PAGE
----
With his firsthand experience of the Liberian Civil War, and having developed his skills as a filmmaker over the years with close to 17 movies to his credit, Debo said he felt a sense of duty to tell a more comprehensive story of the Liberian Civil War, especially after watching Johnny Mad Dog, a 2008 movie made by French director, Jean-Stéphane Sauvaire, about a group of drug-induced and trigger-happy child soldiers as they fought their way to capture Monrovia, the capital city.

“I thought about doing Freedom after watching Johnny Mad Dog because I felt that it fell short in its depiction of the Liberian Civil War. For example, there were people who

ran away from their homes to seek refuge in various places and fighters went there and massacred them, but I didn’t see that depicted in Johnny Mad Dog. And, what about people who ran into the bushes trying to cross swamps, lakes and rivers and they couldn’t swim and they died? I did not see that in Johnny Mad Dog. What about people who were thrown out of their houses because a family member was accused of working for the government and the whole family was killed? I didn’t see that in Johnny Mad Dog. As a filmmaker, I felt I could do something better than that. So, I went to my drawing board and wrote the script for Freedom and I included all of those real things that happened during the war,” said Debo, who has been putting in tremendous work to uplift Liberia’s fledging film industry.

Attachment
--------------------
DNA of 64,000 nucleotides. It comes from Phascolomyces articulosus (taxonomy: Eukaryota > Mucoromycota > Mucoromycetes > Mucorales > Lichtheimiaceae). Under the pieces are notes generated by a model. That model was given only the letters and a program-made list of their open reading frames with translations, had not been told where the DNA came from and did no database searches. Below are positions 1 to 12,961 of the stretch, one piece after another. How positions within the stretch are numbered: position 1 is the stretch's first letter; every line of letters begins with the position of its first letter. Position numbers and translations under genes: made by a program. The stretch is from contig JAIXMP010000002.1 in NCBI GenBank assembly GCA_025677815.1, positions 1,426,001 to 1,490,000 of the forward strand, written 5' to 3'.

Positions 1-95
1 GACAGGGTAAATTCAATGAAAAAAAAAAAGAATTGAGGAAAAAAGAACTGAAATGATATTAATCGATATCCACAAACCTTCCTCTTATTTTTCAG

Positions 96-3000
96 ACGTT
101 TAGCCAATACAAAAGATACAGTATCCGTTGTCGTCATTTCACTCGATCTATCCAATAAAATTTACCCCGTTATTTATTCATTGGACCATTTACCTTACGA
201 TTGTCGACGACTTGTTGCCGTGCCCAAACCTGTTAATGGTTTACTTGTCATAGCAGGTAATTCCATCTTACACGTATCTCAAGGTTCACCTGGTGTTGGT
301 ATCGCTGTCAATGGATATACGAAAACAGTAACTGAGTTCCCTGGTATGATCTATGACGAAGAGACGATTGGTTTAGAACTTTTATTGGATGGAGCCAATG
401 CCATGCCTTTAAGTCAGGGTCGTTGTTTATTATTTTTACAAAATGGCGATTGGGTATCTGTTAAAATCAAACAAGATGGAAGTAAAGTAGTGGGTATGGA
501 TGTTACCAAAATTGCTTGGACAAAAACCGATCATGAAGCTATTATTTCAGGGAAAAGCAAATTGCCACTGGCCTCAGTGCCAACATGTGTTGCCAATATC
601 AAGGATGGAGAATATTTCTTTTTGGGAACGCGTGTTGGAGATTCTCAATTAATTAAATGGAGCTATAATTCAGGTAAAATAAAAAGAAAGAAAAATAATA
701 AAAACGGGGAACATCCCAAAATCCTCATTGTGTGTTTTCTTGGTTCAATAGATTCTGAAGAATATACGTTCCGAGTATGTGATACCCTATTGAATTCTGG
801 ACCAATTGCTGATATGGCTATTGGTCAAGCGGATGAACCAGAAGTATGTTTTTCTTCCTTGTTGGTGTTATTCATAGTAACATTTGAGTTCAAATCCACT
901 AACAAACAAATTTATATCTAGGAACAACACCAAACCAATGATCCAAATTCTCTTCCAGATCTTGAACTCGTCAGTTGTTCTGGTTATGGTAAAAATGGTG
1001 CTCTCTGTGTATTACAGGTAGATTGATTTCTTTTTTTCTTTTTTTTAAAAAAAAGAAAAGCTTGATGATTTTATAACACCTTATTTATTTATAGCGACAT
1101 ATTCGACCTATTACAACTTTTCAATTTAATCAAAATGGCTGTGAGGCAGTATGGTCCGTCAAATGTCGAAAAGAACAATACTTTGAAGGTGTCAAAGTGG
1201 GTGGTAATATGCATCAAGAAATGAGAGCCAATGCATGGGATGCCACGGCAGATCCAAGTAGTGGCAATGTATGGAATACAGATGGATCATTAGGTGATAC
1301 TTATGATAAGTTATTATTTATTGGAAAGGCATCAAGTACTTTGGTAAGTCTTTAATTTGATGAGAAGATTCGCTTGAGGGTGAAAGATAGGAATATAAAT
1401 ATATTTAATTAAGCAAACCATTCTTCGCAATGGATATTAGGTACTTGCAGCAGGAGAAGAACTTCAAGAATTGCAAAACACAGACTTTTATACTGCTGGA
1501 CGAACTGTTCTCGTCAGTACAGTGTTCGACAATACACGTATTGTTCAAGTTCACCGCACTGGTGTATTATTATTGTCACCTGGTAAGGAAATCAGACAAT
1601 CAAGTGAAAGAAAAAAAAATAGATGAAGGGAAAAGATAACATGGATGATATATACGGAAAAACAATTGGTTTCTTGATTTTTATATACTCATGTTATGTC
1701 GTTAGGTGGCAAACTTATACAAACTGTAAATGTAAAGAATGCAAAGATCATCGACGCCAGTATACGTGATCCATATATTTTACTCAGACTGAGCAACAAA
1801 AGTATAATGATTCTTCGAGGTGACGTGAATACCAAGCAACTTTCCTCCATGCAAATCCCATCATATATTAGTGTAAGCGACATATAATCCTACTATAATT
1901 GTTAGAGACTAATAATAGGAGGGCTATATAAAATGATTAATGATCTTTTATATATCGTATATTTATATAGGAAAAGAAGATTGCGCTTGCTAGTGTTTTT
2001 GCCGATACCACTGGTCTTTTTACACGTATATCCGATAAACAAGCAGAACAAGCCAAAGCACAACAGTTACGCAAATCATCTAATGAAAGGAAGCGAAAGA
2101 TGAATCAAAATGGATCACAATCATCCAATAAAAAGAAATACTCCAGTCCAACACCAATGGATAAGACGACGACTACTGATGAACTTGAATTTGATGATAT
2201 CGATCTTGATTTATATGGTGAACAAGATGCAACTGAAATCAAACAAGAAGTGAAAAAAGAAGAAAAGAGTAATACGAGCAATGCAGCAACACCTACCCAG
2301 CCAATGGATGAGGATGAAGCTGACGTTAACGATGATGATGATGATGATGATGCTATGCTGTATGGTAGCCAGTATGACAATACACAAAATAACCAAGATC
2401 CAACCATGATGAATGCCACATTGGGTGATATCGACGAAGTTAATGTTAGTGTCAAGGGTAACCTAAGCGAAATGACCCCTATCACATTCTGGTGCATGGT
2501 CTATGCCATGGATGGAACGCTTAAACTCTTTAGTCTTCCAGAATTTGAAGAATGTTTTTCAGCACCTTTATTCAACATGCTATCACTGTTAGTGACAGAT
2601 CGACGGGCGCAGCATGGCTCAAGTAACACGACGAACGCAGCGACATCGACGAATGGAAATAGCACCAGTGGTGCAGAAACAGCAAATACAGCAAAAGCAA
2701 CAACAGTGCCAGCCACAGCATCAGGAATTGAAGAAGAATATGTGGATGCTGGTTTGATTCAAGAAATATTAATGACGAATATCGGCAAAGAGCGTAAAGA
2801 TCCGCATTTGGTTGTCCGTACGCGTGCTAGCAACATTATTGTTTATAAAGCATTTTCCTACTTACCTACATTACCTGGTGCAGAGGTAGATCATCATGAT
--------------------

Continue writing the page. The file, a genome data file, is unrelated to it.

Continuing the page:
Spreading A Sober Message That War Is Never The Answer

And, more than just using the reels of his film to tell the broader story of what transpired during Liberia’s Civil War, which has been described as one of the most brutal civil conflicts in recent memory, Debo hopes that his movie will also serve as a sober reflection for his nation.

“In essence, Freedom is a movie about our experiences as Liberians, and I made it because I felt that we as a people needed something that will serve as a sober reflection so that we can be reminded that war is absolutely not the answer to any of our problems. And, my hope is that this message will resonate especially with the younger generations of Liberians who did not experience the civil war,” he added.

In a war-addled nation like Liberia, where cleavages still run deep and the embers of war are still being extinguished even after over a decade of peace, it

can only be hoped that the ripples of Debo’s film will reach a wide audience so that its noble message can indeed resonate not just to Liberians but people everywhere who might be tempted to consider war as an option to resolve national issues.

And, in that vein, Debo, who is the founder and CEO of Platinum Entertainment Production, a legally registered entertainment company in Liberia, is seeking partnerships with all interested and capable persons to help distribute his movie to a worldwide audience. To get in touch with Debo to discuss the possibility of partnering with him to distribute Freedom, you may reach him at (+231)-770-215-981.

You can also find out more about Debo’s other film projects and his contributions to develop Liberia’s fledging film industry by following him on Facebook.